The Washington Monument

Design of the Washington Monument

In the advertisement inviting designs for the Monument from American artists, it was recommended that they should “harmoniously blend durability, simplicity and grandeur.”1
The design originally selected for the Monument was that submitted by Robert Mills, comprising, in its main features, a vast stylobate, surmounted by a tetrastyle pantheon; circular in form, and with an obelisk six hundred feet high rising from the center.2
When the cornerstone of the Washington Monument was laid on Independence Day, 1848, deposited within its recess were many items and documents of value. Among these are: a copy of the Holy Bible, presented by the American Bible Society, instituted in 1816; an American silk flag; the coat of arms of the Washington family; copies of the Declaration of Independence and U.S. Constitution; United States Presidents’ messages to date of cornerstone laying; likenesses of all Presidents and their inaugural addresses to same date; a portrait of Washington taken from Gilbert Stuart’s famous painting; and daguerreotype likenesses of General and Mrs. Washington.
The inscription on the copper plate covering the deposit recess of the cornerstone reads:

4th July, 1776. Declaration of Independence of the United States of America.
4th July, 1848. This cornerstone laid of a Monument by the people of the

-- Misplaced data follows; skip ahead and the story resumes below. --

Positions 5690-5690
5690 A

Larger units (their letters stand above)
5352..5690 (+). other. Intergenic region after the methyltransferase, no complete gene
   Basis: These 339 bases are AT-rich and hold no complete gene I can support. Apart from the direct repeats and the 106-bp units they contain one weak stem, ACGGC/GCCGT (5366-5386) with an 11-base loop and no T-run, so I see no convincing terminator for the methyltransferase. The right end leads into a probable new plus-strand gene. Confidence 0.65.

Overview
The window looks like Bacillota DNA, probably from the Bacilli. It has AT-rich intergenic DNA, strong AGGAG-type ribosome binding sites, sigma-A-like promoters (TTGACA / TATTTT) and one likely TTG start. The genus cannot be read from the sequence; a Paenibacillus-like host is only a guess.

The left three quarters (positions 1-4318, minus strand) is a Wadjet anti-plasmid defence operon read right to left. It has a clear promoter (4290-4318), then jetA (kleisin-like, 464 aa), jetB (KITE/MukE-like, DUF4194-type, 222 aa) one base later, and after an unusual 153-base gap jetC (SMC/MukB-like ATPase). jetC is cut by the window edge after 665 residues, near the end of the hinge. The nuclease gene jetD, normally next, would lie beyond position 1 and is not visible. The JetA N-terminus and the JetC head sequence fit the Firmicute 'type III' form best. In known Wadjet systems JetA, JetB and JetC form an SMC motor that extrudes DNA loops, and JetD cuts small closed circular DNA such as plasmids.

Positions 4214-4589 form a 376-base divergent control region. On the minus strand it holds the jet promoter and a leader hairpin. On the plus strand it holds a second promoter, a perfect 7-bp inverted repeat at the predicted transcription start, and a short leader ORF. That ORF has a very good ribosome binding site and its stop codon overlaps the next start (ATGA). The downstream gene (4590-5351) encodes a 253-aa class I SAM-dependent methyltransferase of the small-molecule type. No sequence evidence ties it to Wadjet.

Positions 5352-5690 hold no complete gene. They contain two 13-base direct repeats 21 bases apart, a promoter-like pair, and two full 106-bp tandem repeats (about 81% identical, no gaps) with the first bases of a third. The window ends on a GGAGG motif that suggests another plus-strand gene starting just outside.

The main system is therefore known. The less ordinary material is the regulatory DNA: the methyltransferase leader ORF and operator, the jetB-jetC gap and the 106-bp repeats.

United States to the Memory of George Washington.

Construction began on July 4, 1848, with President James Knox Polk presiding at the laying of the cornerstone, in accordance with the decision of the National Monument Society. The event took place in the presence of members of the legislative and judicial branches of the government, foreign ministers and officers, and a vast concourse of citizens from all sections of the Union.3
An interval of almost twenty-five years ensued before the completion of the Monument, which accounts for a slight change of color at a height of a hundred and fifty feet. Construction of the Washington Monument stopped at this height for twenty years, during which time Robert Mills died. The new committee appointed to resume its construction discarded Mills’ original design, replacing it with the present one. Stone continued to be quarried from the original site outside Baltimore, Maryland; but after a lapse of twenty years the level of stone had dropped, thus accounting for its change in hue. The monument is made up entirely of marble and granite, with no steel shafts as interior support whatever. Its unique simplicity is enhanced by fifty United States flags proudly encircling the base, each one representing one of the fifty states in the Union. The aluminum cap atop its height of 555 feet, five and one-eighth inches, bears the phrase “Laus Deo,” translated from Latin to mean, “Praise be to God!” – from the Psalms.

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De Zapp, Rudolph. The Washington Monument. (Illustrated) An Authentic History of its origin and Construction, and a complete description of the Tablets. Washington, D.C.: The Caroline Publishing Company, 1900. Rare Book Collection, Library of Congress, Washington, D.C. pp. 27, 28.


Ibid., p. 28



(Ten National Memorials book)

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